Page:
It’s challenging to develop a brand when you don’t know who you’re attempting to target. So, first and foremost, consider who you want to serve. Who will be the most benefited by your message? Consider the sort of customer you’d want to have or the type of workplace you’d like to go to every day if you’re searching for work.

​​Expand your online presence

Ensuring your online presence is attractive to hiring managers, coworkers, and others—even if you’re not looking for work—is one of the most crucial components of personal branding. Because there are so many various social media platforms accessible today, your online presence will most certainly seem different based on the channel you pick. While your narrative should be consistent across all platforms, knowing where your target audience is most likely to turn allows you to redouble your efforts in conveying your best story there.

Networking

As you develop your ideal personal brand, it’s critical to network on a regular (and successful) basis to expand your professional circle. Attend formal and casual networking events to meet colleagues and industry thought leaders. The more connections you build and the value you give to your contacts, the more likely your brand will be recognised. 

Be genuine and consistent.

Being authentic is critical when it comes to self-branding. 

Too many firms want their branding to portray some idealised, flawless vision of themselves. As a result, their brands lose texture, character, and public trust.

Richard Branson

Another essential aspect of self-branding is consistency. In the end, all followers desire is trust. Followers identify with distinct thinking structures, and they follow individuals who share their thoughts. If you modify these essential values, your followers will lose faith in your personal brand.

Allow others to share your story

Word of mouth is the most effective kind of public relations. Developing a public personal brand is no exception to this norm. Personal branding is the tale that others tell about you while you are not present.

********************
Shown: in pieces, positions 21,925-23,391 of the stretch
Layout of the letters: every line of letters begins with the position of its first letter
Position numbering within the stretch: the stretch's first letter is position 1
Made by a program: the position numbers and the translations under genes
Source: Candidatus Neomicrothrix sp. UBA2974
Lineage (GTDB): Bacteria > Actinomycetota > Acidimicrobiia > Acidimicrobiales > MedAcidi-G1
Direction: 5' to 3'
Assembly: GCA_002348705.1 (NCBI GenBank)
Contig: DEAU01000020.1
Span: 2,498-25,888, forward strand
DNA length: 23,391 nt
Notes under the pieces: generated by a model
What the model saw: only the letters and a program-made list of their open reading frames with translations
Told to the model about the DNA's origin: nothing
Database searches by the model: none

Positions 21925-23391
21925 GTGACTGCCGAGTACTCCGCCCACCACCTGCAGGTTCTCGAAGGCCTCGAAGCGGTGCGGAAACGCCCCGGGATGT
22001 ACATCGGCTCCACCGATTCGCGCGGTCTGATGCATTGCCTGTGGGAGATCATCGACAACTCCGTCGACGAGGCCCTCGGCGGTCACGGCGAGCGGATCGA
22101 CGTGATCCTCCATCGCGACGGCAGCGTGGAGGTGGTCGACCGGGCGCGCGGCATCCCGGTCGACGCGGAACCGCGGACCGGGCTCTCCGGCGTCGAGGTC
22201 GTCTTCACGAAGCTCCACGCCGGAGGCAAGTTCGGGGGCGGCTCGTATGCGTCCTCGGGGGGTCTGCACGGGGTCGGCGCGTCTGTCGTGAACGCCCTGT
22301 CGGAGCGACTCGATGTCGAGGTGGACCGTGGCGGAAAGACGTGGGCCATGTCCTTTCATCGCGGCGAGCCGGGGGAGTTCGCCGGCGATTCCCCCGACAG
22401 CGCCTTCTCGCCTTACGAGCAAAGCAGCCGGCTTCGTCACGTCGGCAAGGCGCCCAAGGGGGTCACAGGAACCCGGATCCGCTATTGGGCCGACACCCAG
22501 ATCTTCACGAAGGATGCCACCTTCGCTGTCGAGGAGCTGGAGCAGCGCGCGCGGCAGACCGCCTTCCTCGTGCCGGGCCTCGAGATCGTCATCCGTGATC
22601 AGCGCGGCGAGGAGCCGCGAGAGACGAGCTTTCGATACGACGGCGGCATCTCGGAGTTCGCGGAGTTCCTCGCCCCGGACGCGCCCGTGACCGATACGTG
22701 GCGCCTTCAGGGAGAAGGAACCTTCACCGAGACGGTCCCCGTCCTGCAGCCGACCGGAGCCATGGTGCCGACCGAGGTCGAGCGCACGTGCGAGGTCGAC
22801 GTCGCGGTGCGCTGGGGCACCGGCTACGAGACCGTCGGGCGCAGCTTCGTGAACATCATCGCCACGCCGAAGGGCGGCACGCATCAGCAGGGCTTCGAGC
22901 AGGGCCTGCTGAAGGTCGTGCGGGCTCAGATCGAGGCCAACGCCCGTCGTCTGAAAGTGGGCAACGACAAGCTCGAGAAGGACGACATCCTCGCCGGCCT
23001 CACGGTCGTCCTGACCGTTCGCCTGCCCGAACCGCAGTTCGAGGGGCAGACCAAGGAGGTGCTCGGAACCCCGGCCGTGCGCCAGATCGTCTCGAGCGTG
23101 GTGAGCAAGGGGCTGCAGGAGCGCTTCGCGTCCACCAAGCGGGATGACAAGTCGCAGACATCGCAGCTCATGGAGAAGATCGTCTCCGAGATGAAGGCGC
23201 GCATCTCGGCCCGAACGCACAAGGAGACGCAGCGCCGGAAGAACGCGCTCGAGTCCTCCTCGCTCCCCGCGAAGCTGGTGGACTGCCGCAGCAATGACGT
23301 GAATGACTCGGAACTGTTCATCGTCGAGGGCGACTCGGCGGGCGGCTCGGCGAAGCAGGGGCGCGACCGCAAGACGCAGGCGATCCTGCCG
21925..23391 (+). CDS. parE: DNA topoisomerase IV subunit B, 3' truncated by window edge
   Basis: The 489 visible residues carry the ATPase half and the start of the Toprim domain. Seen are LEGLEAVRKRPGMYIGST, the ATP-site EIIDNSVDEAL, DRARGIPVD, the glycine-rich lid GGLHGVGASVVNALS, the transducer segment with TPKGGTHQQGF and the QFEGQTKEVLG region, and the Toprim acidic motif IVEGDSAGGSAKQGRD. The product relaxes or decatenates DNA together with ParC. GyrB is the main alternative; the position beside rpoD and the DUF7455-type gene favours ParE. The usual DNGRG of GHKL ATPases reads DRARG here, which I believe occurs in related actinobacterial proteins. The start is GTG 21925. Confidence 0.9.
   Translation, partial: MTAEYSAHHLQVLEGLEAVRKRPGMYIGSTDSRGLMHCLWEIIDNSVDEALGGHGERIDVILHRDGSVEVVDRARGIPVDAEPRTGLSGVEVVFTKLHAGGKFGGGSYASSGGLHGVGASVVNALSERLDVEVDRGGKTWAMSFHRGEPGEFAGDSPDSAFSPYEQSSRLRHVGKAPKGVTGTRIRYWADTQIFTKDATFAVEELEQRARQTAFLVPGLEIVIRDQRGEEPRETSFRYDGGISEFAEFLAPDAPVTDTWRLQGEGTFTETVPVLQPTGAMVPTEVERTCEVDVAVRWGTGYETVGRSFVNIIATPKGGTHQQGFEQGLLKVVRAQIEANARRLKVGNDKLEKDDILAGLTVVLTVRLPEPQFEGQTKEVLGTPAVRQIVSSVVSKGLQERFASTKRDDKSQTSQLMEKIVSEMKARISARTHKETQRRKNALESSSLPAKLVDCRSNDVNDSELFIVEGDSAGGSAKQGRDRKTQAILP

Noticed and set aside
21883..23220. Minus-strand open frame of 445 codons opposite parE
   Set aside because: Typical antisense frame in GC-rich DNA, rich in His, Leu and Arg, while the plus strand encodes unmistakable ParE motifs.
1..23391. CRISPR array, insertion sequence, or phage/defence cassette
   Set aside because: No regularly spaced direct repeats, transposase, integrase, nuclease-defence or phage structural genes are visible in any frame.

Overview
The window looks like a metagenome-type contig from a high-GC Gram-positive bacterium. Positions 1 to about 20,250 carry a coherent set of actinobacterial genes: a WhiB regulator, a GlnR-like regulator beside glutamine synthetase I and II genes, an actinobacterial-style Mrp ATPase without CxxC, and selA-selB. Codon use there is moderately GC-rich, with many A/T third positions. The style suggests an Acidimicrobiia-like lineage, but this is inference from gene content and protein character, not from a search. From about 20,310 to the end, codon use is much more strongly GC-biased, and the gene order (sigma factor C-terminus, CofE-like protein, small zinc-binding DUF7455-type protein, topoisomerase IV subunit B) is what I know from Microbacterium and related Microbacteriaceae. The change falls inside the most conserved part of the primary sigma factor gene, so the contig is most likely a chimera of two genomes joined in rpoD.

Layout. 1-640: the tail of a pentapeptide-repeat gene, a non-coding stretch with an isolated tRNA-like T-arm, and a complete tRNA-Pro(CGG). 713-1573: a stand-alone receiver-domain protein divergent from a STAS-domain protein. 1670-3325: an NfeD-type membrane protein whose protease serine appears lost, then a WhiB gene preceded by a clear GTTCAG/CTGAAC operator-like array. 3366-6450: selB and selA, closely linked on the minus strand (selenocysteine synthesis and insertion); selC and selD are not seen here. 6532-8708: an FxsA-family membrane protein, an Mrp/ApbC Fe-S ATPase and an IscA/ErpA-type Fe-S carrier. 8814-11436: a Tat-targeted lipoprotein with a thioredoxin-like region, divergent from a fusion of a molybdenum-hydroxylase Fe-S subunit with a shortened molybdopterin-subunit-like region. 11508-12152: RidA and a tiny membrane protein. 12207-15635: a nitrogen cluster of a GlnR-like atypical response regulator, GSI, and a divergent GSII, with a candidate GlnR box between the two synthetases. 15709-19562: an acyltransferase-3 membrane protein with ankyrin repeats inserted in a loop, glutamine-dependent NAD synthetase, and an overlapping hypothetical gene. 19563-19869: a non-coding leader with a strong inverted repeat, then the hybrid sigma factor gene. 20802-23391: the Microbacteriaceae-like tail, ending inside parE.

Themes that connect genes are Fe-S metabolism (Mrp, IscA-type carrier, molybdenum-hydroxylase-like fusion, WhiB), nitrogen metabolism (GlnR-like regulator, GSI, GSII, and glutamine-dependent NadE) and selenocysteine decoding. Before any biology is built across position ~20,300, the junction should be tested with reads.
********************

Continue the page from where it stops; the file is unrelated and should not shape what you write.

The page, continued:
Be prepared to fail

Failure is difficult, and we all want to avoid it – it’s human nature. However, to establish a personal brand that stands out from the crowd, you must first fail. When Walt Disney reminisced about his failed initial attempts at developing an animation brand, he frequently mentioned this. “I believe that having a good hard failure while you’re young is vital.” That experience taught me a lot. Because it makes you conscious of what may happen to you.” And the worst-case scenario is never as terrifying as not trying at all.

Powerful Personal Branding | Ann Bastianelli | TEDxWabashCollege

Conclusion

​​Personal branding is more crucial now than it has ever been. It can help you find work, attract more customers, and even make you a more valued employee. Leads created by workers through social media activities are seven times more likely to convert than leads generated by business social media operations. Personal branding is your unique selling point. Everyone has at least one. The question is whether yours is deliberate or not. David Gousset.

Interested to work on your Personal Brand? please visit davidgousset.com. You want to develop your management skills, read Extreme Ownership: 12 Leadership principles to learn from the Navy SEAL.